Knowing when to use your low-beam headlights is all about safety… Forget the rules that you’ve seen in state drivers manuals; regrettably they are seriously inadequate on quite a few important topics!
Alexis “Lexi” Faye (17) NJ
Around 5:30pm on Saturday, May 11, 2019, a teen driver crashed a Mercedes sedan at 118 mph in a 40 mph limit at Greendale Road, Fredon, NJ, resulting in the death of his friend Alexis “Lexi” Faye.
The driver has now been sentenced to three years in a state youth detention facility after pleading guilty to death by auto and violating a public safety law resulting in serious bodily injury.
RS-USA Comment: Beyond the unspeakable tragedy of this incident, it is high-time the media — such as Fox News this time — became responsible enough to report such events as crashes, not accidents. The driver on this occasion most certainly cannot claim that his alleged speed of 118 mph in a 40 mph limit is somehow “accidental,” or that the fact he then lost control of the vehicle, which ran off the road and rolled over, is somehow “accidental.”
Katie Berg (16), Caitlin Scannell (17) and Sabrina Stahl (15)
These young people were killed in a crash caused by excessive speed, on Beechnut Drive, Campbellsport, Wisconsin, on February 4, 2012. They were three of the nine girls in a Chevrolet Tahoe which went slightly airborne on a hill crest then slewed off the road, through a ditch, and rolled over repeatedly.
They were, in the words of one of the survivors, just “having fun” going fast.
Continue reading “Memorial Page – Katie Berg, Caitlin Scannell, Sabrina Stahl (WI) Speed”
One area of great concern to us at Road Safety USA is the welfare of state troopers and other emergency services personnel at traffic stops and highway incidents. In the interests of full disclosure, the writer of this post is himself a retired traffic patrol police officer.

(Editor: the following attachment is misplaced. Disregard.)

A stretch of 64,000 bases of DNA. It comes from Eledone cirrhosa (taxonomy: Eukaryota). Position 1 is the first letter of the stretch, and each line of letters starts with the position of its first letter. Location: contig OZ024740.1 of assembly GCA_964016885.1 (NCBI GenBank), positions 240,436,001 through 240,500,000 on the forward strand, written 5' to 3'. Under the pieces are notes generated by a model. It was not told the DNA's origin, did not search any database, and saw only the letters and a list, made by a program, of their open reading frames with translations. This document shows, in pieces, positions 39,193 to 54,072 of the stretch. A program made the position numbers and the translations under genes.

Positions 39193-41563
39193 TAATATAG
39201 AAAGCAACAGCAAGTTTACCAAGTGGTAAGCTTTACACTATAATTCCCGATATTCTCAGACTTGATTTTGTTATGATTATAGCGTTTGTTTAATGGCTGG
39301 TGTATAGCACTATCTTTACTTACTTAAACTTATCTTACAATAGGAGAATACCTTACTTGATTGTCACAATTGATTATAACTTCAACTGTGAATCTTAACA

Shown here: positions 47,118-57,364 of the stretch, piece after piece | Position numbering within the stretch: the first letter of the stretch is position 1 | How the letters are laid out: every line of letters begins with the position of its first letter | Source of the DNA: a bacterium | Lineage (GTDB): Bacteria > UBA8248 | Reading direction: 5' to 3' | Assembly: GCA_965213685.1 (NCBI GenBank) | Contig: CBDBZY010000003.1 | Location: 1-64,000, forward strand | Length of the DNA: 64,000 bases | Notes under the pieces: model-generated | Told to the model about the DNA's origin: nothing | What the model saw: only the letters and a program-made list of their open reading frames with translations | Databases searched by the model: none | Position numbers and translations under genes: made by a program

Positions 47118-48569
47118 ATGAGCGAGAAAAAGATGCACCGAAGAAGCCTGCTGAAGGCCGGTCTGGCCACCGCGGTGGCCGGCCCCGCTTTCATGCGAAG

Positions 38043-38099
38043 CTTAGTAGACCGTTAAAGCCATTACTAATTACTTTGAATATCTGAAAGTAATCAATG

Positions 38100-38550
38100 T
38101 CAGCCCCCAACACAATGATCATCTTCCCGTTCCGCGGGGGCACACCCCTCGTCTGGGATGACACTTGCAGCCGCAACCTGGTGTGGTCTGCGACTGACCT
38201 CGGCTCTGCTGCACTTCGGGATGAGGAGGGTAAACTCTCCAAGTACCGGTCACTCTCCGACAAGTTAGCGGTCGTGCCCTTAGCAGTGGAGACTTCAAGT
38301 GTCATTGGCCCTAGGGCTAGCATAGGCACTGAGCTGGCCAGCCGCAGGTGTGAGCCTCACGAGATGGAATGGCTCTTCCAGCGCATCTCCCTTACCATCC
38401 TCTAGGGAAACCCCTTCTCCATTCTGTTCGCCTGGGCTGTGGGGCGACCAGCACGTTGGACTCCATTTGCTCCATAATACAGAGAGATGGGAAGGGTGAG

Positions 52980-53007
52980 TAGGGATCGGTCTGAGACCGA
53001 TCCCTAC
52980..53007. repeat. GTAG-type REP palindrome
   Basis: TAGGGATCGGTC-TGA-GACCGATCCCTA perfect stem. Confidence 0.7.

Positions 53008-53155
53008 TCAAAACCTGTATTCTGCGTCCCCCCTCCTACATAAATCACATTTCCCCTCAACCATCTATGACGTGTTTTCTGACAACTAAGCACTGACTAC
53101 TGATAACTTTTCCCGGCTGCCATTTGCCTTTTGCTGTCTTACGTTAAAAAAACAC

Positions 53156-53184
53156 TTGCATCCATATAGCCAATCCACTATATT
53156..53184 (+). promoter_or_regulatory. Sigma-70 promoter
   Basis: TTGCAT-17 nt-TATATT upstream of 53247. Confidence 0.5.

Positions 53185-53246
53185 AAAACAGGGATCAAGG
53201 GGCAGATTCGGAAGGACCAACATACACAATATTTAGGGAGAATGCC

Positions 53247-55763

Paul J. Miller
August 3, 1988 — July 5, 2010
At 3pm on Independence Day, 2010, Paul Miller hugged and kissed his mom Eileen farewell for what neither could possibly know would be the last time.
Paul was heading out to a party and ended up spending the night with friends, then headed for home the next morning, via PA State Route 33.
Paul’s thing in life was baseball and his passion was for the Yankees.
Eileen says that she always knew he was going to play for Lackawana College when he got there, but he knew by then that he was never going to play for the Yankees because he said “I’ve really got to buckle down and I’m just going to stick to my academics right now…” Eileen knew when he said this that he had become a man.
The problem appears to be the same on both sides of the Atlantic: distraught people who have just lost a partner, a parent, a sibling or a child, are repeatedly being told that a driver responsible for their tragic loss is only going to be charged with a low-ranking offence or maybe not charged at all.
This 40-minute video shows that victims in Britain are just as devastated by reluctance on the part of prosecutors as have been many of the people I have spoken to here in the USA in just the past few days.
Road safety lessons from Norway? Are you asking yourself: “Why Norway?” If so, the answers — those that are visible to anyone that looks — are a revelation.
June 15, 1995 – Sept. 8, 2013
A pretty memorial to Anna Schroeder is now the only one visible on U.S. Route 219, between Springville and Ellicottville, Western New York. But this road has a very grim history.
I write this as a retired traffic patrol police officer, and believe me, at the scenes of serious-injury or fatal road crashes I have heard some stunningly pathetic excuses from drivers about why they weren’t paying attention when they hit someone else.
Remind all the drivers among your family and friends to always look for people doing lane-changes without signalling, particularly at intersections when they realize they’re heading the wrong way! See all five photo’s, below.